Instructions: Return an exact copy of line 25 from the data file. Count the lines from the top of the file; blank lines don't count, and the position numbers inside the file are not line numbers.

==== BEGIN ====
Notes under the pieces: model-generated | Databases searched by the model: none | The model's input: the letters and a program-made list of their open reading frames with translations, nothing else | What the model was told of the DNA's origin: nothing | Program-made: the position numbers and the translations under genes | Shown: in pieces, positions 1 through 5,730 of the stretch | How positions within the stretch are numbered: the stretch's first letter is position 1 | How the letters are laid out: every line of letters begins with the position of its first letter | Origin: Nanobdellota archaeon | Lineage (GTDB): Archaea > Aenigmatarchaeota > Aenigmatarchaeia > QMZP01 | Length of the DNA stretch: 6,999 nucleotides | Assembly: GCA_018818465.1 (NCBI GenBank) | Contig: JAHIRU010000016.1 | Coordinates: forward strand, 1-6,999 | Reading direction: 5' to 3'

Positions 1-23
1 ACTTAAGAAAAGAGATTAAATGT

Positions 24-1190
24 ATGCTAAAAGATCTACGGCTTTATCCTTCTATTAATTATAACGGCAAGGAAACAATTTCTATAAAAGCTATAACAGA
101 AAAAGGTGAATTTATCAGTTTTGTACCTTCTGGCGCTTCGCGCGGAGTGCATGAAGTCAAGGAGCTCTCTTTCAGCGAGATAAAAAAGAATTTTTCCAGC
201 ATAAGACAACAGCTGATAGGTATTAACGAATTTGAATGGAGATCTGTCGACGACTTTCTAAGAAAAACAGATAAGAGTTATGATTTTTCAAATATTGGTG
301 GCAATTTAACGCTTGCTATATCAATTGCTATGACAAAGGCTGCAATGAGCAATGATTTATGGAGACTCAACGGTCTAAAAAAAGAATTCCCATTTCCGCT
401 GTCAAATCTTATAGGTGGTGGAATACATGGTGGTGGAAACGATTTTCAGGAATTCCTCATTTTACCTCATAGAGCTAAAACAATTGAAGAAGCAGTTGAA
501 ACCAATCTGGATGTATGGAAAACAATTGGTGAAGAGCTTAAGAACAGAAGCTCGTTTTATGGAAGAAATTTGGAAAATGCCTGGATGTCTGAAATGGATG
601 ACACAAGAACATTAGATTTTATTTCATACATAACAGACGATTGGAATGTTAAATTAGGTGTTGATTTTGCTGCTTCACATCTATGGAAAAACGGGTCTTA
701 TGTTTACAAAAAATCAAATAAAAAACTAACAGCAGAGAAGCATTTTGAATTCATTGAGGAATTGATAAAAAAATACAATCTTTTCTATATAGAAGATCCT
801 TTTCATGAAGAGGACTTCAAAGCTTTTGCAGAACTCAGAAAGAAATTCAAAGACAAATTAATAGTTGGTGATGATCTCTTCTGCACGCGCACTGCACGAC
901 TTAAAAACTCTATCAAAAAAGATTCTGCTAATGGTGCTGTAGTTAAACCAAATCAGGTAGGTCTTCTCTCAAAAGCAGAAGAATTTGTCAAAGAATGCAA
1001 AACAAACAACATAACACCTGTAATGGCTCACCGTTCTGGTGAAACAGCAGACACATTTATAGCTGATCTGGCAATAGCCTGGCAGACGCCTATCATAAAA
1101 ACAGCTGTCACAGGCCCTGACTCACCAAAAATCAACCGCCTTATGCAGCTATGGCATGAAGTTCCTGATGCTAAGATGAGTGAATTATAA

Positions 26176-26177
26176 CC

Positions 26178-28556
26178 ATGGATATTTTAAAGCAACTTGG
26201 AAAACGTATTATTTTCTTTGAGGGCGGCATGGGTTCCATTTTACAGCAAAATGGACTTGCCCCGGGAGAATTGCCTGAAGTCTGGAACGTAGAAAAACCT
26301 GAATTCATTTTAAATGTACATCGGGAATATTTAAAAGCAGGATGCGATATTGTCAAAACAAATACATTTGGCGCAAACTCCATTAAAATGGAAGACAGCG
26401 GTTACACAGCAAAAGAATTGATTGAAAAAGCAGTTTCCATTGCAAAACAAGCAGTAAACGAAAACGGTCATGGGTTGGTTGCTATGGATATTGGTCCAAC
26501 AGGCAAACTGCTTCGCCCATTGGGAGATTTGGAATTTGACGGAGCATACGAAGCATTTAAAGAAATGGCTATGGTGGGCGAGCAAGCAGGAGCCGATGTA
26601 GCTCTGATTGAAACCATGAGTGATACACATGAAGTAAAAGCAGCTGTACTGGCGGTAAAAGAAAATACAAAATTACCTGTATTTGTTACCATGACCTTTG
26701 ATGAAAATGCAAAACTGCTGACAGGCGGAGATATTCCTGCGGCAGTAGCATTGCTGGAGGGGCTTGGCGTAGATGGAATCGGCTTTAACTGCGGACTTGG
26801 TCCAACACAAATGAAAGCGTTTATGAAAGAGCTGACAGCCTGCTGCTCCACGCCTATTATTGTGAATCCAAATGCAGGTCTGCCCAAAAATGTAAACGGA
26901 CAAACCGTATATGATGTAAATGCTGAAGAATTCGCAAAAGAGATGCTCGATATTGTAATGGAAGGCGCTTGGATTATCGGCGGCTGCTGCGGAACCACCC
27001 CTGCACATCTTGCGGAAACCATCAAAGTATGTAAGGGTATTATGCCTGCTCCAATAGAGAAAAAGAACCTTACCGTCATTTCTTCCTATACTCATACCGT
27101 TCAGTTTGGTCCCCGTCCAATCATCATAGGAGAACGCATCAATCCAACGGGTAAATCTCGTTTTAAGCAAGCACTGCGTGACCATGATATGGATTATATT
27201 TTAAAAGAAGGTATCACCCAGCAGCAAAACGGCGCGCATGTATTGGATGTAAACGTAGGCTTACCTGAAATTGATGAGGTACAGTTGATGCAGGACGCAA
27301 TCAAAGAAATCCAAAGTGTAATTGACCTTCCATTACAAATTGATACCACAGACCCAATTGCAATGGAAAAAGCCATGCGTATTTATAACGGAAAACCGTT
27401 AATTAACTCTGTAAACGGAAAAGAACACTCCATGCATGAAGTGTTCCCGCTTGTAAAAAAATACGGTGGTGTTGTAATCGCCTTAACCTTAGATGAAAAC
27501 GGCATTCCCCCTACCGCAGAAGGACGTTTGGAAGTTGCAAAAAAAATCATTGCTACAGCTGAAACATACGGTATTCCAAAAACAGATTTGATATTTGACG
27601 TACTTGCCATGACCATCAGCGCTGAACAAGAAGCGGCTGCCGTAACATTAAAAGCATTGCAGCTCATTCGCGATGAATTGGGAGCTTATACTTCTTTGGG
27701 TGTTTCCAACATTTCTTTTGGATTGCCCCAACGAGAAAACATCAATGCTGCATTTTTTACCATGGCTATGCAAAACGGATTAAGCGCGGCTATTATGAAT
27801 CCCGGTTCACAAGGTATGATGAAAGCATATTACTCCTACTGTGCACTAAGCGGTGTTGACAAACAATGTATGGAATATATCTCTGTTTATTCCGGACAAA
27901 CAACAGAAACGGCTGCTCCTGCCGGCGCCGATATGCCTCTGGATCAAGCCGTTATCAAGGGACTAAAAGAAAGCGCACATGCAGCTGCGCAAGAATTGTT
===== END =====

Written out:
26601 GCTCTGATTGAAACCATGAGTGATACACATGAAGTAAAAGCAGCTGTACTGGCGGTAAAAGAAAATACAAAATTACCTGTATTTGTTACCATGACCTTTG